- March 23, 2017
- Posted by: Lewis
- Category: Networking Articles & Videos
What is NAT and Why do we use it?
In this article, we will be discussing Network Address Translation (NAT) in general and then specifically, NAT on the Cisco Adaptive Security Appliance (ASA). As you are probably aware, devices on an IP network require unique IP addresses to communicate. Considering IP version 4 (IPv4), IP addresses can be largely divided into two:
- Private IP address
- Public IP address
Note: This classification does not account for special-use IP addresses, Multicast addresses and so on.
The Private IP addresses are what you will assign to devices on your internal network (e.g. Local Area Network, LAN). These IP addresses should never be seen on the Internet because they are “non-routable” on the Internet. To communicate on the Internet, devices need Public IP addresses.
Why did we go through this introduction on IP addresses? It is because one of the main uses of NAT is to convert (translate) private IP addresses to public IP addresses so that devices with private IP addresses can have access to public networks, like the Internet.
Note: We wouldn’t need NAT at all for this purpose if every device that needs Internet access could have a routable address on the Internet. However, IPv4 addresses are just not enough for all the devices that need Internet access – and this problem existed even before the Internet of Things (IoT) era!
Apart from translating private IP addresses to public IP addresses, NAT also has other uses/benefits like:
- Providing security by hiding the real IP address of a device
- Overcoming problems in networks that have overlapping IP addresses
- Translating between IPv4 and IPv6 domains
Types of NAT
While still on the general discussion of NAT, let’s talk about the different types of NAT that can be implemented including:
- Dynamic NAT
- Dynamic PAT
- Static NAT
- Identity NAT
With Dynamic NAT, a group of real addresses are translated into a pool of mapped addresses on a destination network. The pool of mapped addresses is usually smaller (in quantity) than the number of real addresses being translated meaning that there is the risk of running out of IP addresses if there are more simultaneous connections from real addresses than available mapped addresses.
Tip: Real address means the IP address assigned to/configured on a device. Mapped address means the translated IP address.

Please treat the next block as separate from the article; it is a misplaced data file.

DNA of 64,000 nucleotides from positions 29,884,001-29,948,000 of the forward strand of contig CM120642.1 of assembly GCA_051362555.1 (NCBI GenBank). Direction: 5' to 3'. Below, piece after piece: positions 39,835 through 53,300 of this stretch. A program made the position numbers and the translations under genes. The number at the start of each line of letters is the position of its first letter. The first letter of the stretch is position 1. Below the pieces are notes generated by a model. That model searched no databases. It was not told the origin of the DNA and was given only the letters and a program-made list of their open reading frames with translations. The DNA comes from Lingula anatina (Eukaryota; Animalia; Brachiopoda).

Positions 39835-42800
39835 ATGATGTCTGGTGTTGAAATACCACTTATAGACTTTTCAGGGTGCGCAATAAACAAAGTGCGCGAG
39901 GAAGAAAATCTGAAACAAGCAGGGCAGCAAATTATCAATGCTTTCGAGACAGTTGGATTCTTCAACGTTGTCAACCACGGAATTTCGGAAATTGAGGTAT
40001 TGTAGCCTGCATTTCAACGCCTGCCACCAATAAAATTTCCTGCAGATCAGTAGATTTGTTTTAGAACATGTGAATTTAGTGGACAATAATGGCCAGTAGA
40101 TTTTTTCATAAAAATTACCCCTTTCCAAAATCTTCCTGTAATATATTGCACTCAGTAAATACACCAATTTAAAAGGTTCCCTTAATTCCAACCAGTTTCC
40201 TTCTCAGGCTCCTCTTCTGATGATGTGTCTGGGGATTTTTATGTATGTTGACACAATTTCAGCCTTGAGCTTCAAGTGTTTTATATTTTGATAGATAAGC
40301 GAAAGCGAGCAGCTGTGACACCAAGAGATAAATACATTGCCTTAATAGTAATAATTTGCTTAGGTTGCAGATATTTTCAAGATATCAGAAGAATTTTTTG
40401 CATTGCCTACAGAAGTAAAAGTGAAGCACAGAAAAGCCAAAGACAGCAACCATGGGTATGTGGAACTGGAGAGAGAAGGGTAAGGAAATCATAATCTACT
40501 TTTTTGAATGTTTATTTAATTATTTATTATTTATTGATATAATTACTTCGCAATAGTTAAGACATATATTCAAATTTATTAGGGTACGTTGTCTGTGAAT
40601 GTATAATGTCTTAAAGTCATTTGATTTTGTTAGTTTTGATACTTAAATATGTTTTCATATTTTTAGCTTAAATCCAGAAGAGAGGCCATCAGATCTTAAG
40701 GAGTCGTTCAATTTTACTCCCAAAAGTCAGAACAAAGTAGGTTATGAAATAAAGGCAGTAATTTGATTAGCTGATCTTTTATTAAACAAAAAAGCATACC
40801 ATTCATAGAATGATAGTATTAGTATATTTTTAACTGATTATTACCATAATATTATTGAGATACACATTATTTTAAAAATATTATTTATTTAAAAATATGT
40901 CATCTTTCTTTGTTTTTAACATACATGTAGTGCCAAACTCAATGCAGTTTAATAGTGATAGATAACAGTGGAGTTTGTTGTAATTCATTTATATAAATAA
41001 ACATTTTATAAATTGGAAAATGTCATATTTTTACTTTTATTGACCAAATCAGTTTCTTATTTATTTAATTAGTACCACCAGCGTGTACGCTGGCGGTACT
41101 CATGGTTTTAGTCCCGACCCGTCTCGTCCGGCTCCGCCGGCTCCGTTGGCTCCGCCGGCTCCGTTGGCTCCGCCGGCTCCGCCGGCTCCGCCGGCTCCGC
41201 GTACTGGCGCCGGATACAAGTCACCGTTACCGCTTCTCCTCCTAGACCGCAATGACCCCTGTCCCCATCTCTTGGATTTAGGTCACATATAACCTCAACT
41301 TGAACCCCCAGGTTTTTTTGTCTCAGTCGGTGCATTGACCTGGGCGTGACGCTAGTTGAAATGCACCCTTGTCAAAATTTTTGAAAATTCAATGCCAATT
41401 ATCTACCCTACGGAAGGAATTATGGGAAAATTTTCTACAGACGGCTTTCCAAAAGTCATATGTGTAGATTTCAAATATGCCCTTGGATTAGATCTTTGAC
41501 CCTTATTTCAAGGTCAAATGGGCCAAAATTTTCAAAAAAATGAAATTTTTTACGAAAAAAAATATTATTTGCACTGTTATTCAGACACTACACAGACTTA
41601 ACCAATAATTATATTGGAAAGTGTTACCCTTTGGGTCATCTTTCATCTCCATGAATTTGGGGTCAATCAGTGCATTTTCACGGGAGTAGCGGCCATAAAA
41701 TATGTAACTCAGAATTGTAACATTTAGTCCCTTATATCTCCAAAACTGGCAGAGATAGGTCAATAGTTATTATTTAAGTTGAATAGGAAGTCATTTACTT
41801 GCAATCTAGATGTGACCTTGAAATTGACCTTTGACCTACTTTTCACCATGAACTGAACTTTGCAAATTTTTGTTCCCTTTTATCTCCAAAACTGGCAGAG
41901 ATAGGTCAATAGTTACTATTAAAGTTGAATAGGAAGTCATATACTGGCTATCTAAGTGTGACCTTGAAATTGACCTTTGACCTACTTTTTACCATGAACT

In a dynamic NAT configuration, traffic can only be initiated from one side of the translation – only the device with the real address can initiate a connection to the destination network (and will be seen as coming from the mapped address). Devices on the destination network cannot reliably initiate connections to the internal host through the mapped address.
Note: “Reliably” is the keyword here because it is possible (but improbable) for the destination network to initiate connection to the real host.
Dynamic Port Address Translation (PAT) is similar to Dynamic NAT except that you don’t have a pool of mapped addresses; you have only one mapped address. The way it works is the real address and source port is translated to the mapped address and a unique port. This means (theoretically) that one mapped address can be used for approximately 64,000 connections. Dynamic PAT also supports only unidirectional initiation of traffic.
If I were to guess, I’ll say Dynamic PAT is probably the most common type of NAT because you can use it to translate many (private) IP addresses to a single (public) IP address. Remember that public IP addresses cost money and most small companies can only afford a single public IP address.
In the most common form of Static NAT, there is a one-to-one translation of a real address to a mapped address. Since it is one-to-one, Static NAT allows bidirectional initiation of traffic i.e. the host with the real address can initiate traffic to the destination network and the destination network can initiate traffic to the mapped address of the host (if allowed by an access rule).